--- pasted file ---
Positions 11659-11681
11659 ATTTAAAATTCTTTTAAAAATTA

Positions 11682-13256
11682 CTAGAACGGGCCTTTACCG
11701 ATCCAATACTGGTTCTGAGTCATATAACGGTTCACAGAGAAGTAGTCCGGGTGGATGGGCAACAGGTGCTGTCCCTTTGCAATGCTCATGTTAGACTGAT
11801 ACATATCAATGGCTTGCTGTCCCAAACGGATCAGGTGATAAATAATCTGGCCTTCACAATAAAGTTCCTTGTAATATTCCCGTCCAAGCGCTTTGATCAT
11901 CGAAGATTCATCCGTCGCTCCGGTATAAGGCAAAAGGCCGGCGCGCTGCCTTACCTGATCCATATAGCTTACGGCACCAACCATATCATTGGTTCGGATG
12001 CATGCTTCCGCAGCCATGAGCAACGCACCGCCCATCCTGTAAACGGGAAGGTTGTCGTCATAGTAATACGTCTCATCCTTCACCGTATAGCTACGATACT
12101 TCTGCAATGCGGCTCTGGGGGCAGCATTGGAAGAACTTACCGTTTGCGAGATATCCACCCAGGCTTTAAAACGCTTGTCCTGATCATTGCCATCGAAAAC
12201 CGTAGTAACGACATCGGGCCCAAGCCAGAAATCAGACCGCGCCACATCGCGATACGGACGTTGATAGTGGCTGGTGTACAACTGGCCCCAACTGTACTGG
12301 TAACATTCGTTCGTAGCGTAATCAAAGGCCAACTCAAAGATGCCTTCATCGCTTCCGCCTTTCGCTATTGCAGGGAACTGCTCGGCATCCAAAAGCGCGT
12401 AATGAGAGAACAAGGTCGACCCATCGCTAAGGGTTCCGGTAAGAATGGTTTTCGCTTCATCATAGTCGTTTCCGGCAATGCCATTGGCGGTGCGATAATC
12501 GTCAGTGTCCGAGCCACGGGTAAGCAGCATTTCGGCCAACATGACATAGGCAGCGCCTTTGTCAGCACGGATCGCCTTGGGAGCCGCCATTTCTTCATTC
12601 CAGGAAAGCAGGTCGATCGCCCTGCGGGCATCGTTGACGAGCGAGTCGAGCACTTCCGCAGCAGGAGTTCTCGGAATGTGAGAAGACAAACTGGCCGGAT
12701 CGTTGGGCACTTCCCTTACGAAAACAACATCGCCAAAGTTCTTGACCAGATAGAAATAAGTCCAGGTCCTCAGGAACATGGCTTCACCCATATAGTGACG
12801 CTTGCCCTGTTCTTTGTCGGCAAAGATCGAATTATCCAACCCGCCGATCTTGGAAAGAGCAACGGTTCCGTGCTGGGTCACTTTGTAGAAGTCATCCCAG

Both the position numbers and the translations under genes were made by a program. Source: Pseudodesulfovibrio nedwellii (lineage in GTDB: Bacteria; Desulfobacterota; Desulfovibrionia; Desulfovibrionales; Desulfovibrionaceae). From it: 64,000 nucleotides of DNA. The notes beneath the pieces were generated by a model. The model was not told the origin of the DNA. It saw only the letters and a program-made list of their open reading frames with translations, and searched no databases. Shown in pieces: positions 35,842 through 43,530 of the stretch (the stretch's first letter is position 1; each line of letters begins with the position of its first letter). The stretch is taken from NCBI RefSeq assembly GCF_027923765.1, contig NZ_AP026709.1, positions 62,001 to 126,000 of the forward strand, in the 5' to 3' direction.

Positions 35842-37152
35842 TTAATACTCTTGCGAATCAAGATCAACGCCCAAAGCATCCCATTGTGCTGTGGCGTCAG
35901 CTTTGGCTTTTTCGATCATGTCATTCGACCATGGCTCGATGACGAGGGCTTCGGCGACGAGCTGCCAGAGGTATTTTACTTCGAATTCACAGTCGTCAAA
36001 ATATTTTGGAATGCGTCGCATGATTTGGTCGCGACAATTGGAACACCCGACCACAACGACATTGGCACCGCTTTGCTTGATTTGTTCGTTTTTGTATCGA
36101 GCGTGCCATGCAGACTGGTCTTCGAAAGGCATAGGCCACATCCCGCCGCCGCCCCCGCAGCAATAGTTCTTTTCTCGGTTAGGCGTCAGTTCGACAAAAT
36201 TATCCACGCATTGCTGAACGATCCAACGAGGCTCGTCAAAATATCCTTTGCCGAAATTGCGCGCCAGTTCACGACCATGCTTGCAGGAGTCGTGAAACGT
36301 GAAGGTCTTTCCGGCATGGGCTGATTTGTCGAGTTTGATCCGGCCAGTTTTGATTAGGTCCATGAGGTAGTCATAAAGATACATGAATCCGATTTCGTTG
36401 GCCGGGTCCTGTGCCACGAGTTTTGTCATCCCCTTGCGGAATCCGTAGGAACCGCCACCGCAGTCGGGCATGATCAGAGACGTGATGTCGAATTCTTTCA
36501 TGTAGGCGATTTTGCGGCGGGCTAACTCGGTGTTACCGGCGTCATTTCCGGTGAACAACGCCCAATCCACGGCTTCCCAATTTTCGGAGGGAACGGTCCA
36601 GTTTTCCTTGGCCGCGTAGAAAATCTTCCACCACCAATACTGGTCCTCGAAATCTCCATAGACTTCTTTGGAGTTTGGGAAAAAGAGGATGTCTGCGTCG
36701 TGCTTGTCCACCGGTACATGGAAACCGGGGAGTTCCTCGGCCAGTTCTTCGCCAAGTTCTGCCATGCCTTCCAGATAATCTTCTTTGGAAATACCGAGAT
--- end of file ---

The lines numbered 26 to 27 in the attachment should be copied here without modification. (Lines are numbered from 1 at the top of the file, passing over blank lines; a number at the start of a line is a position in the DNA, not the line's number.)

36501 TGTAGGCGATTTTGCGGCGGGCTAACTCGGTGTTACCGGCGTCATTTCCGGTGAACAACGCCCAATCCACGGCTTCCCAATTTTCGGAGGGAACGGTCCA
36601 GTTTTCCTTGGCCGCGTAGAAAATCTTCCACCACCAATACTGGTCCTCGAAATCTCCATAGACTTCTTTGGAGTTTGGGAAAAAGAGGATGTCTGCGTCG